Friday, March 25, 2011

Analysis 3: Phenomenology, Reader-Response Theory, or Psychoanalysis

Sir Sigmund Freud-Wexler III

Phenomenology, Reader-Response Theory, or Psychoanalysis

This was the topic of our group presentation. I had a lot of fun creating visually creative presentation from PowerPoint. Each from the group took one or two topics from the list of subjects and made it their own. Each was assigned to create what they believe to be a fun and interactive experience for the class to enjoy. There were many subjects to cover and we thought this to be the best way to cover each of them thoroughly. The presentation date was coming quickly and none of us were able to get together at one time. I attempted to take the reins and reel everyone in so that we could have a cohesive demonstration. This was a very difficult task. Many were difficult to reach through e-mail, and others sent their portions last minute. Some were quick to respond.

I think perhaps there were too many people in one group, and too many topics to cover for one presentation to remain effective, fun, and interesting. I would have preferred to have the group split in half. One to cover Freud, and Lacan. The other to cover Phenomenology, Reader-Response Theory. Groups of three are much easier to manage and perhaps we could have acted more like one group instead of one in a group. To have only three in the group would have allowed me to help them create one single PowerPoint that flowed smoothly. We could have easily coordinated a meeting time to work on our performance. I was glad we were able to pull together in the end, but at times it felt like I was pulling teeth.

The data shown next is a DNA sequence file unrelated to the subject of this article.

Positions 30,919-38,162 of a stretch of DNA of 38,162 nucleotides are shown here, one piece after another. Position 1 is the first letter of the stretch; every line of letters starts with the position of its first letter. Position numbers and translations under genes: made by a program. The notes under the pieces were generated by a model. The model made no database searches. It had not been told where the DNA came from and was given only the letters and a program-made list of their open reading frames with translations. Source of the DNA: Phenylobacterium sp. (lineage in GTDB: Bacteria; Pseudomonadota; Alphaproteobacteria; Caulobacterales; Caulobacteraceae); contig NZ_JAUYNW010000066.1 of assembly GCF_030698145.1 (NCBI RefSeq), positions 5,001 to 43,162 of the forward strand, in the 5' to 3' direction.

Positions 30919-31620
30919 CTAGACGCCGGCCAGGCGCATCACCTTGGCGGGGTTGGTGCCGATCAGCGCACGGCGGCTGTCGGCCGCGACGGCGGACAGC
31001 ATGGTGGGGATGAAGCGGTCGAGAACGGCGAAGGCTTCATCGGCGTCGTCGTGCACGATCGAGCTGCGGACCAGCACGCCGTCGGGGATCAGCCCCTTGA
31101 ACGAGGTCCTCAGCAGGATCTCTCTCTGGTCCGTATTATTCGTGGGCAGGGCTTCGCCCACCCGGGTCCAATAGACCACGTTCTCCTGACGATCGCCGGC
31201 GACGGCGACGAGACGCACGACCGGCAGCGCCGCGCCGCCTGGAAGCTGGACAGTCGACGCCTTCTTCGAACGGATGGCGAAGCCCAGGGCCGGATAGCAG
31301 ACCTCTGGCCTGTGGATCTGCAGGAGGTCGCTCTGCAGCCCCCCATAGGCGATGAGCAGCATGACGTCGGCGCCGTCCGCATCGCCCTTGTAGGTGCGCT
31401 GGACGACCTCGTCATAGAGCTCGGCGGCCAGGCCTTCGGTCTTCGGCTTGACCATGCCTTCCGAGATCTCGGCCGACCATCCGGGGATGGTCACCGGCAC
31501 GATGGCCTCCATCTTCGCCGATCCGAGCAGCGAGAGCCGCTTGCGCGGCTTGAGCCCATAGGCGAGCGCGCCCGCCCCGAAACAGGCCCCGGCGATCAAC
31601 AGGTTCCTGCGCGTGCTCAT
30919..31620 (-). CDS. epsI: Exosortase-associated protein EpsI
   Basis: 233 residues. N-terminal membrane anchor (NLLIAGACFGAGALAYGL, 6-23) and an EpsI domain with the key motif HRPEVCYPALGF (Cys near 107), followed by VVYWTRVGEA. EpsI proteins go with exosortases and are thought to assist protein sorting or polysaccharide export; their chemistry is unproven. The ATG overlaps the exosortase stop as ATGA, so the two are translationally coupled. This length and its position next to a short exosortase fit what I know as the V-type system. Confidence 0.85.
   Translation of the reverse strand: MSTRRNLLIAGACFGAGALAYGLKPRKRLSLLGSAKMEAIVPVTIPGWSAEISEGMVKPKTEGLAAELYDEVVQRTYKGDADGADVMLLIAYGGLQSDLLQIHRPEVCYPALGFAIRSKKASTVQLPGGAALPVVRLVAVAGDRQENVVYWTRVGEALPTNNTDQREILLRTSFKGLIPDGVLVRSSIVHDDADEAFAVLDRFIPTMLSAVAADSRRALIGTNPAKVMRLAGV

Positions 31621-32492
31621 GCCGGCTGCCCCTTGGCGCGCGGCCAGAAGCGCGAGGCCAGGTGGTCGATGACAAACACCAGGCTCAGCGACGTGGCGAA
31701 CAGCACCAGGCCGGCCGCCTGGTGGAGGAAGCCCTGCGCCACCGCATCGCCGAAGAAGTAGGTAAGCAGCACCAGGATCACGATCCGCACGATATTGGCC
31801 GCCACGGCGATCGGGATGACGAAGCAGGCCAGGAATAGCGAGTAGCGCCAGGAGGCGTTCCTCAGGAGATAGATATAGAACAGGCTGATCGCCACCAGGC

I created a PowerPoint presentation that covered Freud's interpretation of dreams, and the story of Oedipus Rex. The class responded very positively to my work and I think they were very impressed with the visual effects, storyline, and interactive experience with the picture puzzle. I would have spent more time with the interactive portions of my presentation, but in the interest of time, and knowing that I was the first of six, I needed to speed up a bit. They seemed to have fun and responded quickly with the answer to the picture puzzle. The quick response tells me that the class was paying attention, and appeared very alert to my questioning. There were also outbursts of laughter which fueled my performance and let me know that I was doing a good job. I had a lot of fun telling the story of Oedipus Rex as well. The changing images kept the student's eyes up front and excited with each changing image. I used pop culture icons to convey the story, and portray the characters of Oedipus Rex.

I finished with an interactive segment and asked the class to interpret a dream image. First by looking at the image as a composition, and then to look at it again but this time as a picture puzzle. I then explained that by looking at both the manifest dream-content and the dream-thoughts we can disentangle the meaning of the dream.

Answer: A Hero’s Welcome

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